# What is needed to define a geometry?

I'm not quite sure whether what I am asking is a valid question, however I have come across two different 'geometries': Euclidean and Minkowski (I have also heard of differential geometry, Riemannian geometry, elliptical geometry but I don't know much about these). In Euclidean geometry, we don't involve time whereas in Minkowski we do. In Minkowski we also have a different distance measurement...

I am not sure whether I am perhaps mixing up a 'geometry' with 'a list of properties of spacetime' in the last part...

And I apologise that my question seems to be based in physics; I am interested in geometries in general , but am just a first year general science undergraduate so my examples are simple physics-based ones.

• This is a great question! – Nefertiti Mar 29 '17 at 14:07

I do (for some reason) pretend to be a geometer so perhaps I can try and say something. There are, as you've observed, many mathematical disciplines refer to as some kind of geometry' which are all related to each other.

Since your examples fall under the umbrella of Differential/Riemannian geometry I'll stay in that subject (algebraic geometry has a somewhat different character and would need another answer to tackle it).

Geometry in this context breaks up naturally into a local part and a global part, and any 'space' (manifold) is considered as glued together out of local pieces by maps which satisfy certain properties.

The 'local part' is concerned with studying the properties of different notions of distance in the space $\mathbb{R}^n$ (in fact with different metrics which are symmetric positive definite two forms on tangent vectors - a kind of infinitesimal' notion of distance, but integrating one can recover a notion of distance between two points).

One famous example is given by endowing $\mathbb{R}^n$ with the usual (Euclidean) distance. Another (if we drop the positive definite requirement for the metric), is Minkowski space. Probably the most important local notion is that of curvature. The famous constant curvature metrics on $\mathbb{R}^2$ give the (local) studies of spherical, euclidean and hyperbolic geometries respectively.

The global component comes in when we consider more complicated spaces as made up of local patches and try and globally define the geometric objects we have in the local case. For example I can put a notion of distance on a sphere coming from it's usual embedding in $\mathbb{R}^3$ and view it as coming from patches of the plane with a metric (as it happens with positive curvature). Different types of geometry (broadly) come from the requirements that we put on the gluing maps between pieces - because these maps determine what kinds of objects are globally defined. For example in the cases I've described to get a global notion of distance you must preserve the metric (this is called being an isometry). There are many other cases, both stronger and weaker e.g. my gluing map might only need to be continuous (topological manifolds), or be complex analytic (complex geometry) or preserve a symplectic form (symplectic geometry).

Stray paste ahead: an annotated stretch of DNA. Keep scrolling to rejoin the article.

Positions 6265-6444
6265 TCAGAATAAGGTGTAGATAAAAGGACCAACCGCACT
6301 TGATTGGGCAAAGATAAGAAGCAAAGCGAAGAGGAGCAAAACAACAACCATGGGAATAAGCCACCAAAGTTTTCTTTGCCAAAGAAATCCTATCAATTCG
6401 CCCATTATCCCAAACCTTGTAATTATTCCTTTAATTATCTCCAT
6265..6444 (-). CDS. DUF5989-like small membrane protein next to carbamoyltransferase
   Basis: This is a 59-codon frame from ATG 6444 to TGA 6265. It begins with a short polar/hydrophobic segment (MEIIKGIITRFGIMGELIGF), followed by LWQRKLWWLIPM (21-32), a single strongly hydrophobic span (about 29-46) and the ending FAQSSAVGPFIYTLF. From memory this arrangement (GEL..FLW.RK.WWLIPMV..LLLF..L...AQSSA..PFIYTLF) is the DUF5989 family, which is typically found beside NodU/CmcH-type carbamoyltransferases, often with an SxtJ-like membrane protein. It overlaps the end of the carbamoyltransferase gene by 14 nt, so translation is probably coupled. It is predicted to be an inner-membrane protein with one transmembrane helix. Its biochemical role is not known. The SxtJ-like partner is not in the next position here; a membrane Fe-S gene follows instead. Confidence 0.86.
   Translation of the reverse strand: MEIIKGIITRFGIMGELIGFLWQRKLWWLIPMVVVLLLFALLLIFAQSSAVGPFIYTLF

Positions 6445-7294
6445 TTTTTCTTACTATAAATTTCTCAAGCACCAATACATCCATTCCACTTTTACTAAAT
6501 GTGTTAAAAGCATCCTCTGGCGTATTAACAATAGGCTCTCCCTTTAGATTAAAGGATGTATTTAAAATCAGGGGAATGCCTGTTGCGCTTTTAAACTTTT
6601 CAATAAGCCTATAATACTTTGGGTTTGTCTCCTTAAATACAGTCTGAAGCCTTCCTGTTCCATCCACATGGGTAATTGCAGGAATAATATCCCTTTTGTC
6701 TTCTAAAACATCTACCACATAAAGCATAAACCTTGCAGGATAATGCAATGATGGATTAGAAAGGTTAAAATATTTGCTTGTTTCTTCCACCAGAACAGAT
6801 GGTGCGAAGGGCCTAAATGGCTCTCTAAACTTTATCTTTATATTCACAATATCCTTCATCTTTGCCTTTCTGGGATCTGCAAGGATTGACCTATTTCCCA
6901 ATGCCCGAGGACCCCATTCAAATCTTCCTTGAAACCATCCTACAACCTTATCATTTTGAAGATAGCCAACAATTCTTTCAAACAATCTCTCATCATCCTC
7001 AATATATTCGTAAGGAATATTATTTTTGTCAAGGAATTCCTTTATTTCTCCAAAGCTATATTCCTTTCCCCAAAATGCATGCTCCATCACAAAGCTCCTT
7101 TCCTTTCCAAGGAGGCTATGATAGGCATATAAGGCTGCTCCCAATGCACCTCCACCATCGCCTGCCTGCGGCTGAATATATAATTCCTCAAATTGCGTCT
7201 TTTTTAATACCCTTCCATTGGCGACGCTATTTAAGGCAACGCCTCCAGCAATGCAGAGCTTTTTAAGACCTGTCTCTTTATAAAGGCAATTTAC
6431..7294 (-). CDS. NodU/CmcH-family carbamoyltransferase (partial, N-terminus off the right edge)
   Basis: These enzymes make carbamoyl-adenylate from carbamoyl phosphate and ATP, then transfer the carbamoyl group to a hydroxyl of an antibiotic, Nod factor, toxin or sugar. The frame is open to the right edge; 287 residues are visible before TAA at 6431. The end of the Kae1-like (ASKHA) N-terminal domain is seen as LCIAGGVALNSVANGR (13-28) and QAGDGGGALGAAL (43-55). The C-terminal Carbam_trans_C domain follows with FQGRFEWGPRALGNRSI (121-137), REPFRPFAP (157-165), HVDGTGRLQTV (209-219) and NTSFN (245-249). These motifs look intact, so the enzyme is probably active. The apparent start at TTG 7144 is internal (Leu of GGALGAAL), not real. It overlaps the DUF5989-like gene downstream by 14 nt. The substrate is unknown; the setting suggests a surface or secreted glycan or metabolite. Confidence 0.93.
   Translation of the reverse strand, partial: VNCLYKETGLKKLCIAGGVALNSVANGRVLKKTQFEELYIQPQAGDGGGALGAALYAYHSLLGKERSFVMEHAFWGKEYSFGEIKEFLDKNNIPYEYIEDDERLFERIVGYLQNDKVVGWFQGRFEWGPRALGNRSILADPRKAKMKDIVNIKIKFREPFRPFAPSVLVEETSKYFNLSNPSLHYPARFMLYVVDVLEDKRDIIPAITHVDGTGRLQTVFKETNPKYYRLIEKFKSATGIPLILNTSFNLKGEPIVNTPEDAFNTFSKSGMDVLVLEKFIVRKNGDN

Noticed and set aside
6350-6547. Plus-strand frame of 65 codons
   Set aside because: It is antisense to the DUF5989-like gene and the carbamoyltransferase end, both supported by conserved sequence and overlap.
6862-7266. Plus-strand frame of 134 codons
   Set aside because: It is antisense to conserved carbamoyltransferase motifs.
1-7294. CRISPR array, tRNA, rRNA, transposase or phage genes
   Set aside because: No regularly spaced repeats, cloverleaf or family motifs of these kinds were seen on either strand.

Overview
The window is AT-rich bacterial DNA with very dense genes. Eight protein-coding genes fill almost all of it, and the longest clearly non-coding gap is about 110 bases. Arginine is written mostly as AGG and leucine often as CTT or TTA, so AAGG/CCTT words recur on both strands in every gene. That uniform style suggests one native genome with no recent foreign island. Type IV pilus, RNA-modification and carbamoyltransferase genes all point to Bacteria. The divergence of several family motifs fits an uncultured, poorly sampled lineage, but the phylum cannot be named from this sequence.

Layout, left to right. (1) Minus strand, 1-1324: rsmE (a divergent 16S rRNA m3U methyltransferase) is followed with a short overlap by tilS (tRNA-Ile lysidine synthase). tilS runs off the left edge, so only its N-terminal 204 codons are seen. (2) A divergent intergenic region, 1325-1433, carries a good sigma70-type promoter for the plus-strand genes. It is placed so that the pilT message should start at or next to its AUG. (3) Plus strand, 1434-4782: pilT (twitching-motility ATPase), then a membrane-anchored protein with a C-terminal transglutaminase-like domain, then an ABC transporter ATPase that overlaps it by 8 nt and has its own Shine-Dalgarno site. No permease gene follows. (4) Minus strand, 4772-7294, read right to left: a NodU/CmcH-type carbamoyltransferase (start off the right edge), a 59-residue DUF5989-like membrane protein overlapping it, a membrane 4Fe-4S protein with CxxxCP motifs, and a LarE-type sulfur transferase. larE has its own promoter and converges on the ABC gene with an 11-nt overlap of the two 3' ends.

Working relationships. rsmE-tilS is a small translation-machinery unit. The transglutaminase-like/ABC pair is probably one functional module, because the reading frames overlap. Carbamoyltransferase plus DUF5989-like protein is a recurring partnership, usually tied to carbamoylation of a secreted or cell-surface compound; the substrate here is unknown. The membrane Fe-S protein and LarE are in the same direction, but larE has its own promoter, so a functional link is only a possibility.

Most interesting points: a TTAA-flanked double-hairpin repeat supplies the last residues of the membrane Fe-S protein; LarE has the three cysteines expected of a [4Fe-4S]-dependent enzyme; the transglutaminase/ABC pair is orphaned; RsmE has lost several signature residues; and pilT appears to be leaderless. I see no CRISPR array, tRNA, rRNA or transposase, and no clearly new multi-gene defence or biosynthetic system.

So, to summarise an answer, you need a local notion of distance, called a metric, and a way of gluing local patches together which preserve it.

I don't pretend to be a geometer; from what you wrote I guess what you need is a friendly, pop understanding. There was originally one geometry, the so-called Euclidean geometry a.k.a. the plane geometry. One of the Euclid's five axioms is the so-called Parallel Postulate. Generations of mathematicians tried to prove that this axiom is actually not an axiom in the sense that it may be derived from the other four axioms. It turns out that this axiom is proved independent of the other four axioms. But, unlike Physics, which explores the universe we occupied, mathematics explores every possible universe! You may think of it this way, that when we "modify" the set of axioms by replacing exactly one of them or other reasonable actions, then we have got a new geometry that may be different than Euclidean one. For example, the sum of the interior angles of a triangle on a sphere can be proved to be $> \pi$.

In modern mathematics the concept of axiom is nothing more than a set of statements having certain nice properties that serves as a logical beginning for inference. The set of axioms for a formal system resembles to a certain degree the set of rules for a game.

When you take a look at here, I think the most common "Definitions" of a geometry are made by a system of axioms on how incidences and relations between primitives (lines, points,...) work.

For example you get the Projective Geometry essentially by altering the axiom on parallelity on lines and say parallel lines meet at the point at infinity.